their indifference to them, that the natives seldom eat fish when they can
get anything else. Indeed, they seemed more anxious to take the small
turtle, which, sunning themselves on the trunks or logs of trees over the
water, were, nevertheless, extremely on their guard. A gentle splash alone
indicated to us that any thing had dropped into the water, but the quick
eyes and ears of our guides immediately detected what had occasioned it,
and they seldom failed to take the poor little animal that had so vainly
trusted to its own watchfulness for security. It appeared that the natives
did not, from choice, frequent the Murray; it was evident, therefore, that
they had other and better means of subsistence away from it, and it struck
me, at the time, that the river we had just passed watered a better
country than any through which the Murray had been found to flow.


We encamped rather earlier than usual upon the left bank of the river,
near a broad creek; for as the skiff had been a great drag upon us, I
determined on breaking it up, since there was no probability that we
should ever require the still, which alone remained in her. We,
consequently, burnt the former, to secure her nails and iron work, and I
set Clayton about cutting the copper of the latter into the shape of
crescents, in order to present them to the natives. Some large huts were
observed on the side of the creek, a little above the camp, the whole of
which faced the N.E. This arrangement had previously been noticed by us,
so that I was led to infer that the severest weather comes from the
opposite quarter in this part of the interior. I had not the least idea,
at the time, however, that we should, ere we reached the termination of
our journey, experience the effects of the S.W. winds.

We must have fallen considerably during the day from the level of our
morning's position, for we passed down many reaches where the decline of
country gave an increased velocity to the current of the river.

I had feared, not only in consequence of the unceremonious manner in
which we had left them, but, because I had, in some measure, rejected the
advances of their chiefs, that none of the natives would follow us, and I
regretted the circumstance on account of my men, as well as the trouble we
should necessarily have in conciliating the next tribe. We had not,
however, been long encamped, when seven blacks joined us. I think they
would have passed on if we had not called to them. As it was, they
remained with us but for a short time. We treated them very kindly, but
they were evidently under constraint, and were, no doubt, glad when they
found we did not object to their departing.


I have stated, that I felt satisfied in my own mind, that the beautiful
stream we had passed was no other than the river Darling of my former
journey. The bare assertion, however, is not sufficient to satisfy the
mind of the reader, upon a point of such importance, more especially when
it is considered how remarkable a change the Darling must have undergone,
if this were indeed a continuation of it. I am free to confess that it
required an effort to convince myself, but after due consideration, I see
no reason to alter the opinion I formed at a moment of peculiar
embarrassment. Yet it by no means follows that I shall convince others,
although I am myself convinced. The question is one of curious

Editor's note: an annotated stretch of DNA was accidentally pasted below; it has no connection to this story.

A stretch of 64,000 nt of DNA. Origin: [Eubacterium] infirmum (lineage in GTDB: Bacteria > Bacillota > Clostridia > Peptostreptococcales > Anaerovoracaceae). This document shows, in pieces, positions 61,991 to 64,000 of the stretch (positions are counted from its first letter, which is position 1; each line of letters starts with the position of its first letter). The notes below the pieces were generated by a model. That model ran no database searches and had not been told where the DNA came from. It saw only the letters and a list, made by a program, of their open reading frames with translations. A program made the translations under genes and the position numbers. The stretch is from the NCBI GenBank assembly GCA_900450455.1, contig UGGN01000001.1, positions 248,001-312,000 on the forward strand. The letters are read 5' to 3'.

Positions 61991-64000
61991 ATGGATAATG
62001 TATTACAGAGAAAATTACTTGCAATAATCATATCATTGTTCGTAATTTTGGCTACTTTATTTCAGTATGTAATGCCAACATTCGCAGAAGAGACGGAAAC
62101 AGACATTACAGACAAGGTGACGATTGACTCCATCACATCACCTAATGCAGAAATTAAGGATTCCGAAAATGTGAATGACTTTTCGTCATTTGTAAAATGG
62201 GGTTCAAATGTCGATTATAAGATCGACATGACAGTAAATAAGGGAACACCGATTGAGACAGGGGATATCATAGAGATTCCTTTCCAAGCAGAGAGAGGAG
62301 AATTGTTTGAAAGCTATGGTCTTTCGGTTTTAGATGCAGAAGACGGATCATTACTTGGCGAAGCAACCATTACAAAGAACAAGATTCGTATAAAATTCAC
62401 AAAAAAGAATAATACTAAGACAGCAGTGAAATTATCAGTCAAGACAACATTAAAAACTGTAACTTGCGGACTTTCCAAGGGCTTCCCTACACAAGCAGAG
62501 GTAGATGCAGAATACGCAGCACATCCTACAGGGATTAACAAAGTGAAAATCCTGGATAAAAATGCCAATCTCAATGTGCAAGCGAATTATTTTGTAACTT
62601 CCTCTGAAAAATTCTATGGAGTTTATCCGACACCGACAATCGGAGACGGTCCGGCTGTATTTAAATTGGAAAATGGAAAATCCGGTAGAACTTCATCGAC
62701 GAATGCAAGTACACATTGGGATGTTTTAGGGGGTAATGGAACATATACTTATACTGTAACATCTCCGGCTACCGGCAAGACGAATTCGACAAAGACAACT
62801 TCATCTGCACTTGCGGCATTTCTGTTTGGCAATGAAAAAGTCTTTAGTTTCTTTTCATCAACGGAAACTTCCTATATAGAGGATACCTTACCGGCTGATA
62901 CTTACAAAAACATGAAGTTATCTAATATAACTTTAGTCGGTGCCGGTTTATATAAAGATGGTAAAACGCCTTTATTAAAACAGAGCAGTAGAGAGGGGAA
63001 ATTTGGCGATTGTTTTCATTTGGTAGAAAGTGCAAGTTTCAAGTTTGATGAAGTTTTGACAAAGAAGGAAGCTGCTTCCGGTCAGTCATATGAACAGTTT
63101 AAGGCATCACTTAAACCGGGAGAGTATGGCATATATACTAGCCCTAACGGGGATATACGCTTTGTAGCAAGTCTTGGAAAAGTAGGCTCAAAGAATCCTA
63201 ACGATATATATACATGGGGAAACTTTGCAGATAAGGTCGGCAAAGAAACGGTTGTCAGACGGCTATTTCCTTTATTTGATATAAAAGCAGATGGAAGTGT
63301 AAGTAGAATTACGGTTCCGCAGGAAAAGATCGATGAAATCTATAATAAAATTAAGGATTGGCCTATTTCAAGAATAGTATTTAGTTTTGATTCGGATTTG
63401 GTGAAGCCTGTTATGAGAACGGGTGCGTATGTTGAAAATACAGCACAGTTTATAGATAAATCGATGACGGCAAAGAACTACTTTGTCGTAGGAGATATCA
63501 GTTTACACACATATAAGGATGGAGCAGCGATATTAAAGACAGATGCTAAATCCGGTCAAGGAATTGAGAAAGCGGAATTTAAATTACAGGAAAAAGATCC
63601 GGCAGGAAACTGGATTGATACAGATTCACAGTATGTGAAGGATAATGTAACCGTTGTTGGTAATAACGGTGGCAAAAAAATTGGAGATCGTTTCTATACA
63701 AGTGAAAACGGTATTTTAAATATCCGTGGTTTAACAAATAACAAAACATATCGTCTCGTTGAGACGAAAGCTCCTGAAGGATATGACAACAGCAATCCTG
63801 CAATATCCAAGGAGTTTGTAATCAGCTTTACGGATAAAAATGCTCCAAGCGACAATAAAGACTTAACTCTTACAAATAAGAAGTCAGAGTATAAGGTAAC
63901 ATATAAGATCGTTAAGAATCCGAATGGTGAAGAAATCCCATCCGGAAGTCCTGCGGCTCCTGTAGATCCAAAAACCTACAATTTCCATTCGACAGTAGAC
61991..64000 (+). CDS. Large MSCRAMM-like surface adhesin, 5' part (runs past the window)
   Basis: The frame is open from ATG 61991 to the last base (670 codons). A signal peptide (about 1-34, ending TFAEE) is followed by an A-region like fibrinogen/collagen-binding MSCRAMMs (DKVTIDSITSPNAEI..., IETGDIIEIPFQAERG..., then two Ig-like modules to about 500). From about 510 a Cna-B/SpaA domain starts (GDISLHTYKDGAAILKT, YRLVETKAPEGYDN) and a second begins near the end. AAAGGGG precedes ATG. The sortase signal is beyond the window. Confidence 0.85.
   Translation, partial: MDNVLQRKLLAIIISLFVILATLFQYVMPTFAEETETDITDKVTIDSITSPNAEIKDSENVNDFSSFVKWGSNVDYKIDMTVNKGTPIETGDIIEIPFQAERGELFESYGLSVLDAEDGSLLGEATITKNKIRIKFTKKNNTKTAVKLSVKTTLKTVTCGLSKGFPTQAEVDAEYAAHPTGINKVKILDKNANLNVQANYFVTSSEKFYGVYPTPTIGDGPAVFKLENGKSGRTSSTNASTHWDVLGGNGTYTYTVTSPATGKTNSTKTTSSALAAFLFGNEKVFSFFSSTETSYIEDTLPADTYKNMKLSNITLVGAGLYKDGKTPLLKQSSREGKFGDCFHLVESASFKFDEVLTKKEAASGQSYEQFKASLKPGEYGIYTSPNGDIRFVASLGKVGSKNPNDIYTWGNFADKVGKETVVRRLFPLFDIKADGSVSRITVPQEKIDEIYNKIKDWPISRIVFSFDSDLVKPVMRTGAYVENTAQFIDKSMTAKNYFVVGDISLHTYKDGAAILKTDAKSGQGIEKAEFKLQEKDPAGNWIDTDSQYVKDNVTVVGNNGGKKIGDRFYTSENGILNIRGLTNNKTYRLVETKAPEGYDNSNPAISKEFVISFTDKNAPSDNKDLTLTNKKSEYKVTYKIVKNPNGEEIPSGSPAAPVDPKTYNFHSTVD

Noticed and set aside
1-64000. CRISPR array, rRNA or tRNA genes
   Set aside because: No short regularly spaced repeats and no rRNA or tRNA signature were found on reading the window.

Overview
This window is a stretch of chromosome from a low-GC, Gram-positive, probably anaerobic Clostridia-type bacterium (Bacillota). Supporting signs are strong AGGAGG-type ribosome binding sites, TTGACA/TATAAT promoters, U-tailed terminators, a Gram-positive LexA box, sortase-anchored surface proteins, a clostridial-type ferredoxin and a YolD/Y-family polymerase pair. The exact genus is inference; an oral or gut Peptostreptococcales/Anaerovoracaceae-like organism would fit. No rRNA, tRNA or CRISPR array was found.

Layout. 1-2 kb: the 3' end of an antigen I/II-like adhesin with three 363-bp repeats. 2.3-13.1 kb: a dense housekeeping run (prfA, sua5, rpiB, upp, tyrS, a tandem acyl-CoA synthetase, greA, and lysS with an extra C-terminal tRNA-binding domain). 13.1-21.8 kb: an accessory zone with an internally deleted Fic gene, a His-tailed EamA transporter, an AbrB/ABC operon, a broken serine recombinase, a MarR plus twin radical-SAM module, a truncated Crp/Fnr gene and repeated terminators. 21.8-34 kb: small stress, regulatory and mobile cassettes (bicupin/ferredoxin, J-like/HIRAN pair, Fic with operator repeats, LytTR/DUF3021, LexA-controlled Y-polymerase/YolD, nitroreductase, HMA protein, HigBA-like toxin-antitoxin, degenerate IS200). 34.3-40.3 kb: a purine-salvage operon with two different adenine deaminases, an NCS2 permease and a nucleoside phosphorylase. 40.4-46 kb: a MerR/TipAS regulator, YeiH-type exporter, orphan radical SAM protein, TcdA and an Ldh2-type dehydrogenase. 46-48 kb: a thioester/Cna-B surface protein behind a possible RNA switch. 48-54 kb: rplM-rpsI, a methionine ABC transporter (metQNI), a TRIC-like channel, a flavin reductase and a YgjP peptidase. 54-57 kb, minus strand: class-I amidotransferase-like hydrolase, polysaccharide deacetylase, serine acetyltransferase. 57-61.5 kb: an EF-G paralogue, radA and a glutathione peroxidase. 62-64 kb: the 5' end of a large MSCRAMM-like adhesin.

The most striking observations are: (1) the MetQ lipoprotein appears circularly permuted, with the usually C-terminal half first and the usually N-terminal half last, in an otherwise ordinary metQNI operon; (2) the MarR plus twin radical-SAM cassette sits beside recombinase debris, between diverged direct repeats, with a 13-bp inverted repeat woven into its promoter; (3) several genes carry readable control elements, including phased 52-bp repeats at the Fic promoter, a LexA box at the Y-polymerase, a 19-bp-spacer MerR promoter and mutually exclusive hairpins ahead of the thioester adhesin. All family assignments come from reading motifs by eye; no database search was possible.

speculation, and the consideration of it will lead us to an interesting
conjecture, as to the probable nature of the distant interior, between the
two points. It will be remembered that I was obliged to relinquish my
pursuit of the Darling, in east long. 144 degrees 48 minutes 30 seconds
in lat. 30 degrees 17 minutes 30 seconds south. I place the junction of
the Murray and the new river, in long. 140 degrees 56 minutes east, and in
south lat. 34 degrees 3 minutes. I must remark, however, that the lunars I
took on this last occasion, were not satisfactory, and that there is,
probably, an error, though not a material one, in the calculation. Before
I measure the distance between the above points, or make any remarks on
the results of my own observations, I would impress the following facts
upon the reader's mind.

I found and left the Darling in a complete state of exhaustion. As a river
it had ceased to flow; the only supply it received was from brine
springs, which, without imparting a current, rendered its waters saline
and useless, and lastly, the fish in it were different from those
inhabiting the other known rivers of the interior. It is true, I did not
procure a perfect specimen of one, but we satisfactorily ascertained that
they were different, inasmuch as they had large and strong scales, whereas
the fish in the western waters have smooth skins. On the other hand, the
waters of the new river were sweet, although turbid; it had a rapid
current in it; and its fish were of the ordinary kind. In the above
particulars, therefore, they differed much as they could well differ. Yet
there were some strong points of resemblance in the appearance of the
rivers themselves, which were more evident to me than I can hope to make
them to the reader. Both were shaded by trees of the same magnificent
dimensions; and the same kind of huts were erected on the banks of each,
inhabited by the same description, or race, of people, whose weapons,
whose implements, and whose nets corresponded in most respects.

We will now cast our eyes over the chart: and see if the position of the
two rivers upon it, will at all bear out our conclusion that they are one
and the same; and whether the line that would join them is the one that
the Darling would naturally take, in reference to its previous
course.--We shall find that the two points under discussion, bear almost